posterior predictive distributions. A highly desirable property of a scoring
rule is propriety

The use of MSPE as a scoring rule implies an

An alternative to MSPE is the CRPS scoring rule. CRPS is proper, utilizes the
full posterior predictive distribution, and allows for a direct comparison of
point predictions and probabilistic predictions

We can estimate the CRPS after obtaining posterior samples

An alternative is to use the approximate leave-one-out cross-validation
method (LOO;

We use the deviance scale and set

Simulation study showing observed noisy historical observer data

With paleoclimate data, it is difficult to verify the predictive ability of models using cross-validation. With only a handful of observations in the historical observer data available for each year, cross-validation techniques could be highly biased due to the effects of unusual observations in small sample sizes. This is important because we expect noisy and potentially outlying observations in the historical observer data due to the data collection procedures. Additionally, the high dimensionality of the field we aim to reconstruct and the use of computationally intensive MCMC estimation make cross-validation costly. Instead, we conducted a simulation study to explore the different models for the historical observer station data and evaluate model performance using the scoring rules above. Although we do not simulate from the model that is used for estimation, the simulated data represent a reasonable approximation to mid-day July temperature, providing an environment for model testing and exploration of empirical performance.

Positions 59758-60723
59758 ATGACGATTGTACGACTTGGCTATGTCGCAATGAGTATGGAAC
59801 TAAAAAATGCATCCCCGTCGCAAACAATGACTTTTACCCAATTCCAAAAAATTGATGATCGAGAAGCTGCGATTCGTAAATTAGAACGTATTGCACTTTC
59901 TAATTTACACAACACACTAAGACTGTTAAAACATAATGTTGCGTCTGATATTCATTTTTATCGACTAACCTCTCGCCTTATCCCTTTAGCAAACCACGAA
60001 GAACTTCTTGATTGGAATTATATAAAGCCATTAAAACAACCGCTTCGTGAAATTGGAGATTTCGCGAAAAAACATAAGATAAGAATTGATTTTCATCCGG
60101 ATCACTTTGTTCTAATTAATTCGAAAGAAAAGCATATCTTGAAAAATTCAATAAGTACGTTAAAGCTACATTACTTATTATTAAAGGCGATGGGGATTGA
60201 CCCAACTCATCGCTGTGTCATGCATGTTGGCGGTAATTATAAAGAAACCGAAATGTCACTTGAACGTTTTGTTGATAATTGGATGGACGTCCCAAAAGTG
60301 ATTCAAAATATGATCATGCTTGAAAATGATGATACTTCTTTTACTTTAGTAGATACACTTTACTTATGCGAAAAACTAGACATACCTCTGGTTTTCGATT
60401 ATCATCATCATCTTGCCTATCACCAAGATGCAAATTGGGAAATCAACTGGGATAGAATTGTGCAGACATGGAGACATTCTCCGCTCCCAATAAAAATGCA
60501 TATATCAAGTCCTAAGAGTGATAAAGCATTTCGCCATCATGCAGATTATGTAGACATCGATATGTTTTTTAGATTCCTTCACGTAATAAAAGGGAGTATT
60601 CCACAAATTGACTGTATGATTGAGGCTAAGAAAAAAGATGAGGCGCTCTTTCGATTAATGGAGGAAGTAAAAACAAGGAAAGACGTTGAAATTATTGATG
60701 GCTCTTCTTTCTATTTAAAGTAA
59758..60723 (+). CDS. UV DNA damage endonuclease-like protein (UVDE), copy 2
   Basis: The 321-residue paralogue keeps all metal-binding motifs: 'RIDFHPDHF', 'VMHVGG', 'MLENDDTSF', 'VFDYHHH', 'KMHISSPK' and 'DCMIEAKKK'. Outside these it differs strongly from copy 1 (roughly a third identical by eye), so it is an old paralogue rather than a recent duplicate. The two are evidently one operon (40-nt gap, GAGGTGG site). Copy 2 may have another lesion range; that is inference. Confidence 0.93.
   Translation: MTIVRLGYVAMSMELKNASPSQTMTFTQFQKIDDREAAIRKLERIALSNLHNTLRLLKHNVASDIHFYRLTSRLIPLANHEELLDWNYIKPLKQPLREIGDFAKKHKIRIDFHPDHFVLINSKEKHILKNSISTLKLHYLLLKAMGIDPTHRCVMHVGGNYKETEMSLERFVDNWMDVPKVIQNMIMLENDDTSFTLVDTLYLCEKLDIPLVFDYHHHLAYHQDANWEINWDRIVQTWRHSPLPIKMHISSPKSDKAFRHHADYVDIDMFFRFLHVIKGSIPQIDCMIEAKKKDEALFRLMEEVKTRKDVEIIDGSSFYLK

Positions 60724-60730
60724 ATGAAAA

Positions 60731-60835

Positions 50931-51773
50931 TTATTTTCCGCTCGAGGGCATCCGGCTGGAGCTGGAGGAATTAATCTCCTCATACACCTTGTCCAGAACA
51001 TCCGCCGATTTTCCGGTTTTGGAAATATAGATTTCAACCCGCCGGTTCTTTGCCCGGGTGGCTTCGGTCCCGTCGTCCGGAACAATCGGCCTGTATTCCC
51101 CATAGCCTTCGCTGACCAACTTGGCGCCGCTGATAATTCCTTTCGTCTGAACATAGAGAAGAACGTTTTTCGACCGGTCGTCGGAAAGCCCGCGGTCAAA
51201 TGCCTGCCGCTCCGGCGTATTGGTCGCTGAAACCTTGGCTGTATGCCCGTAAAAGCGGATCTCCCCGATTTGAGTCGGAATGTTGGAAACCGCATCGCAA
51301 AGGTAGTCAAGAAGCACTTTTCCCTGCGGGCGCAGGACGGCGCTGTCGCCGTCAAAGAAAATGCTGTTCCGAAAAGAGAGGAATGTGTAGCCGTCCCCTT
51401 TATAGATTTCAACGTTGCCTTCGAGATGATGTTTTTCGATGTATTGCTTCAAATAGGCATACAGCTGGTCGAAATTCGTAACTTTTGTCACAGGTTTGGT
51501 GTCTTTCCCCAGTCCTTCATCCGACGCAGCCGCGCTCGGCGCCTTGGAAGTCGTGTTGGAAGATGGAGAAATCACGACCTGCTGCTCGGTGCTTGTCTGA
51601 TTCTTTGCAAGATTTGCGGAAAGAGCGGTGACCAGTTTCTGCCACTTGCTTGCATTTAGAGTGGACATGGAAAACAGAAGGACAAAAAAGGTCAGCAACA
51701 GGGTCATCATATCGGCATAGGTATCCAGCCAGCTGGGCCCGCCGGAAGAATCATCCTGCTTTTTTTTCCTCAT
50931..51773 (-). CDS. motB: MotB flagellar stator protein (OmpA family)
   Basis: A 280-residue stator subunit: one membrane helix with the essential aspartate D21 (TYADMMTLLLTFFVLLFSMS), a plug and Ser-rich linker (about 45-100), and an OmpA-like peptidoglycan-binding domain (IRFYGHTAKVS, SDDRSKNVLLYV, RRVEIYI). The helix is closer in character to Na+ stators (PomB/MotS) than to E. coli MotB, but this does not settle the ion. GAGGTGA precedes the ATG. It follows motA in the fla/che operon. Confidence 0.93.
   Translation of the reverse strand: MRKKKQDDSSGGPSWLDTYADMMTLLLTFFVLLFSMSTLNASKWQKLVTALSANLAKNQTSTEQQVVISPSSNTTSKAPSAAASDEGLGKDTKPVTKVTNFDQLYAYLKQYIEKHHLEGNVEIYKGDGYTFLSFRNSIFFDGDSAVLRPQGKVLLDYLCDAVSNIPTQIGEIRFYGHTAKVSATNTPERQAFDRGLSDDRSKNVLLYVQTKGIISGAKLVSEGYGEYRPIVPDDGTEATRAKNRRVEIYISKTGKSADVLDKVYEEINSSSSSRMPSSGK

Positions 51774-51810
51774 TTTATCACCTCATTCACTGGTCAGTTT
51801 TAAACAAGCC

We simulate mid-day July temperature in one spatial dimension (we extend to
two dimensions using the real data), allowing for faster computation and
easier graphical exploration of the spatio-temporal process. We simulate

We include a spatially correlated random effect

To create observations that match the temporal irregularities and spatial
clustering behavior in the historical observer data, we sample the
one-dimensional spatial field using weighted probabilities that generate
clustered observations in space, storing the simulated temperature
observations at the

Simulation experiment scores. Smaller values indicate better model performance.

We compare the performance of each model specification using MSPE, CRPS, and
LOO scoring rules in our simulation where the best model is the one with the
smallest score. We fit the PCR and pPCR models using SSVS and LASSO
regularization with both the Gaussian and robust Student's

Predicted versus simulated temperatures for the robust PCR and robust pPCR
models using LASSO regularization are shown in Fig.

Simulation truth plotted against predicted temperature for the robust PCR LASSO model on the left and the robust pPCR LASSO model on the right. Predictions for each simulated year are given different colors and the clustering of colors represents annual-scale changes in the mean temperature surface. Results are shown for the LASSO model and the SSVS model performs similarly.

Historical observer reconstruction scores. Smaller values indicate better model performance.

After exploring the model framework using a simulation study, we applied our